“Every second 30,000 people are watching porn. To meet that vast demand, a new porn video is produced every 39 minutes.  That’s according to YouTube channel All Time 10s, which has compiled 10 incredible facts about the porn industry. Among which are: 20 percent of men admit to accessing porn while at work. Also, 25 to 33 percent of the people who watch Internet porn are women… although only two percent of paying porn site subscribers are female (which may, ahem, say something about the differences in the way the sexes prioritize their money).

Porn makes up 30 percent of all the data transferred across the net”[i] –which means it is a HUGE industry.  In fact, the revenues from the porn industry are larger than the revenues of the top technology companies combined: Microsoft, Google, Amazon, eBay, Yahoo!, Apple, Netflix and EarthLink. Porn’s annual take also exceeds the combined revenues of ABC, CBS, and NBC (no bets on its relationship to FOX’s revenues, although according to Harvard researcher Ben Edelman, 8 of the top 10 porn-watching states voted Republican in the 2008 presidential election[ii]).  Clearly, porn is a huge part of our race consciousness.

Pornography is often viewed as a victimless crime, but it’s not.  The endorphins and encephalins released while viewing porn (particularly internet porn) make it more addictive than cocaine.  According to Dr. Jeffrey Satinover (and numerous other researchers) “Addiction to pornography is nearly identical to heroin addiction.”  Because of the neurological and biochemical changes porn produces, porn addiction is more likely to recidivate than any other addiction.

Studies that show porn causes an increase in aggression towards women and decreased satisfaction with one’s partner.  Click here to see a stunning video of how airbrushing changes reality. Porn is also a leading cause of erectile dysfunction.  As a result, young men in their 20s are now experiencing erectile dysfunction that is directly tied to their use of porn, particularly Internet porn.

According to the Director of Dartmouth College’s Parton Health Center, Dr. Mark Peluso, the last three years have witnessed an upsurge in the number of male students reporting erectile dysfunction and other sex-related problems. “They can’t get an erection or maintain an erection with a female partner,” Dr. Peluso said. “In the majority of cases, the patients were habitual viewers of pornography, and had no difficulty with sexual performance when they were by themselves.  The exact mechanism has yet to be determined, . . . but there may be neuroadaptive changes in the brain that impair sexual function in habitual pornography users.”[iii]

Porn-related ED isn’t just happening at Dartmouth. Similar results came out of a survey of 28,000 Italian men that was conducted by a group of medical experts affiliated with the Italian Society of Andrology and Sexual Medicine.  The head of the Society is Carlos Forsta. At Forsta’s clinic, 70 percent of the young men the clinic treated for sexual performance problems had been using Internet pornography heavily. . .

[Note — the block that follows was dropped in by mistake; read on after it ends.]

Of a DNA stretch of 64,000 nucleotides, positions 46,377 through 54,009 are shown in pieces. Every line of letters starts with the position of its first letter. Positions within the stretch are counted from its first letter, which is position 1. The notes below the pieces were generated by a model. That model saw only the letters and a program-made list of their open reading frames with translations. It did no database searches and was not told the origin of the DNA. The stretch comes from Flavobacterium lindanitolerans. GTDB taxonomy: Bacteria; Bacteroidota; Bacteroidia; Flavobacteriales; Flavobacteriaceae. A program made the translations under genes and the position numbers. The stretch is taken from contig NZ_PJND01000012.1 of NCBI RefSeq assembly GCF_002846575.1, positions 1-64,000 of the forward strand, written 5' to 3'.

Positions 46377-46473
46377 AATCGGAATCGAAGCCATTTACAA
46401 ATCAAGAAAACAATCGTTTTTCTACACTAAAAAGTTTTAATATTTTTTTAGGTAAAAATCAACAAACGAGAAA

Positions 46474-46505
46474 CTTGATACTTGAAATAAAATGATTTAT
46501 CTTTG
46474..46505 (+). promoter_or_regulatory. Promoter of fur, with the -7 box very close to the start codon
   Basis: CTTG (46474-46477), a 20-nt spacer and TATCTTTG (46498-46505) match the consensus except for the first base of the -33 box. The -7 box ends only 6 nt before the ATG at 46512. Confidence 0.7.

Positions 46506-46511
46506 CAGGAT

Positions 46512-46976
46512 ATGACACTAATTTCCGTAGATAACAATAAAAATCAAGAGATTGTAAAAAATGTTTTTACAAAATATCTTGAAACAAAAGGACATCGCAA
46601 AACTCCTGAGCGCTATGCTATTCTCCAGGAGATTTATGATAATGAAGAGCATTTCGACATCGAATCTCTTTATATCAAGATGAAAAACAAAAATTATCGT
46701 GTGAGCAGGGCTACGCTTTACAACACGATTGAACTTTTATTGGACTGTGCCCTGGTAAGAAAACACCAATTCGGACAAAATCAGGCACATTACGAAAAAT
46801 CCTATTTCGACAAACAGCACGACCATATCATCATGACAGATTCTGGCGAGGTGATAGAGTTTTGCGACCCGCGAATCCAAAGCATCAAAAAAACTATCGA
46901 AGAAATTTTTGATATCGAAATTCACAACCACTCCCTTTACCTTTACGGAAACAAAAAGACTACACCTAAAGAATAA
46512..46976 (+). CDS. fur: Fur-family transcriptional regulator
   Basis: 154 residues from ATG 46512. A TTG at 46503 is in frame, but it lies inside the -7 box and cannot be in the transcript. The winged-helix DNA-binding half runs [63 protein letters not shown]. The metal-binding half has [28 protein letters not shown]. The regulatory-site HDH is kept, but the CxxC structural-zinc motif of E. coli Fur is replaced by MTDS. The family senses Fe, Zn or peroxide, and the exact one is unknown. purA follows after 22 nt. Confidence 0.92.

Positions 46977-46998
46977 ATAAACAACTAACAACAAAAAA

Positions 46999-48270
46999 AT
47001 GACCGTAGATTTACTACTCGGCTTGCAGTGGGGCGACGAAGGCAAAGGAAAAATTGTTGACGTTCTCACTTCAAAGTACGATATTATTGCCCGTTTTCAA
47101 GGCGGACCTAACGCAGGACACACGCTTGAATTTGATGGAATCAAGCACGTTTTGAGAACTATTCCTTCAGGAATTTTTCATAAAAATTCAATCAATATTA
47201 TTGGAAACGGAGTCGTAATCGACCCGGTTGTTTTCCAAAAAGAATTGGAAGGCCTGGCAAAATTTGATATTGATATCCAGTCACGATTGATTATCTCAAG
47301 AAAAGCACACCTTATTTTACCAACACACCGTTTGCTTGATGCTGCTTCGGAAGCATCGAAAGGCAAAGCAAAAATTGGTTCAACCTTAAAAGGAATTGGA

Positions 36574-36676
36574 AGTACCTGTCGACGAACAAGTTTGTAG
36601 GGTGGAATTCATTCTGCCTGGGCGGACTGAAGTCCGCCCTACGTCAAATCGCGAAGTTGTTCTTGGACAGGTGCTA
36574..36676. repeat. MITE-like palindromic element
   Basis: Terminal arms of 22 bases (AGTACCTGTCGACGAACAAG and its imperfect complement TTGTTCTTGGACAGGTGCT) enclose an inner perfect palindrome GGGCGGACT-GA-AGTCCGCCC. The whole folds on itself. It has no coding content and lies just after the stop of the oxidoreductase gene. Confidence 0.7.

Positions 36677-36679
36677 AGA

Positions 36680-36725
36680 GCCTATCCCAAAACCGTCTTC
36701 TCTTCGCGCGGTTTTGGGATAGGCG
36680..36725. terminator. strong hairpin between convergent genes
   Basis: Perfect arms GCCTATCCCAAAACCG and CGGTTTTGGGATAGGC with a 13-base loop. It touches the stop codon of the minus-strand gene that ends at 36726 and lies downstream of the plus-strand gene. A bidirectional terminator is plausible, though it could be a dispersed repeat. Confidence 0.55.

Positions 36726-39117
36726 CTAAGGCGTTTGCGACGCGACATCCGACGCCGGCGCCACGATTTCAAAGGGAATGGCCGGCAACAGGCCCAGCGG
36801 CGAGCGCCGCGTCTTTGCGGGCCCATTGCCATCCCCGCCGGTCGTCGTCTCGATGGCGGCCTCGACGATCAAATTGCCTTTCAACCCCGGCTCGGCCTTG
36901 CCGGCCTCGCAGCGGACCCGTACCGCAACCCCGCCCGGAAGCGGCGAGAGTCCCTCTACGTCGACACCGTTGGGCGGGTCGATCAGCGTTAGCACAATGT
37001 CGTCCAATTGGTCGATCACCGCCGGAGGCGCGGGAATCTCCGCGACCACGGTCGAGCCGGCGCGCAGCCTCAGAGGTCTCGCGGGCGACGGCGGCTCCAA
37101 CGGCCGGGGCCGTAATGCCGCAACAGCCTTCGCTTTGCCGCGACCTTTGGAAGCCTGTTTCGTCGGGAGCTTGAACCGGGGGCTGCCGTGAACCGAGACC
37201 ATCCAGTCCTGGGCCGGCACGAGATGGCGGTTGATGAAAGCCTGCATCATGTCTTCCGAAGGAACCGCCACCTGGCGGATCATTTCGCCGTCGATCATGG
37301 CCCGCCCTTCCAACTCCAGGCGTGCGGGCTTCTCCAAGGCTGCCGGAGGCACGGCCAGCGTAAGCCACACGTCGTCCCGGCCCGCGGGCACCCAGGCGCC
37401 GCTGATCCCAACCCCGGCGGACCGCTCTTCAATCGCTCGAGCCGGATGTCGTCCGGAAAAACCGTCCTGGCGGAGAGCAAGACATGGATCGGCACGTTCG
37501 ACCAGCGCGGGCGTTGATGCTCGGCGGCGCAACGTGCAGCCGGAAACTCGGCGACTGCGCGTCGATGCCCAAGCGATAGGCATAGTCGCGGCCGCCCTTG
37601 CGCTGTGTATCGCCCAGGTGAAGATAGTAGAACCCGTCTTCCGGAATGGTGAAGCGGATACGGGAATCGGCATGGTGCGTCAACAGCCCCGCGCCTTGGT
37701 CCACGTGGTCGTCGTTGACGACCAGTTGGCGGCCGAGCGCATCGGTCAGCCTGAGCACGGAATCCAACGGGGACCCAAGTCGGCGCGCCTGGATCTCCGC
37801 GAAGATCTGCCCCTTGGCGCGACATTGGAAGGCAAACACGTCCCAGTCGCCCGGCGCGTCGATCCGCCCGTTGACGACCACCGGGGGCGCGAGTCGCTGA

(t)here are “gradual but devastating” effects of repeated exposure to pornography over a long period of time . . . (According to) Forsta, the problem “starts with lower reactions to porn sites, then there is a general drop in libido and in the end it becomes impossible to get an erection.” 

So what accounts for the correlation between pornography and erectile dysfunction?  . . .  there is a detrimental feedback loop that can emerge between the brain and the penis when men rely heavily on pornographic images to masturbate (particularly internet porn).  Specifically, overstimulation brought on by viewing pornography can produce neurological changes—specifically, decreasing sensitivity to the pleasure seeking neurotransmitter dopamine—which can desensitize a person to actual sexual encounters with a partner.  These neurochemical changes not only contribute to a person becoming “addicted” to pornography but they can also make it incredibly difficult to abstain from viewing pornography entirely.

Men who rely excessively on pornography to reach orgasm will often complain of withdrawal-like symptoms when they decide to go cold-turkey.  Such men describe feeling “sexless,” leading many to become anxious and depressed about their diminished libido.  Evidence suggests, however, that libido does eventually return—usually within 2-6 weeks of continued abstinence—as evidenced by the gradual return of morning erections as well as spontaneous erections throughout the day.  “Recovery” is possible and many men have reported going on to experience extreme physical pleasure during intercourse with their partners after abstaining from pornography.[iv]

According to Forsta, Web porn “gives an imprinting devoid of real experiences and constructs a media-based and instinctive sexuality which takes no account of sensory experience or affection”. In addition, (t)he young men (in the study) took only “a few minutes” to ejaculate, the length of a typical Web porn video. “What emerges with striking force is the need to communicate to young people that this new form of sexuality leads to isolation, a distancing from real sex and an alteration of sexual timeframes,” said Forsta.[v]

A more detailed biochemical explanation can be found here

Click here to hear from a young man who gets it.

Click here to see statistics about Internet pornography usage.   icon-heart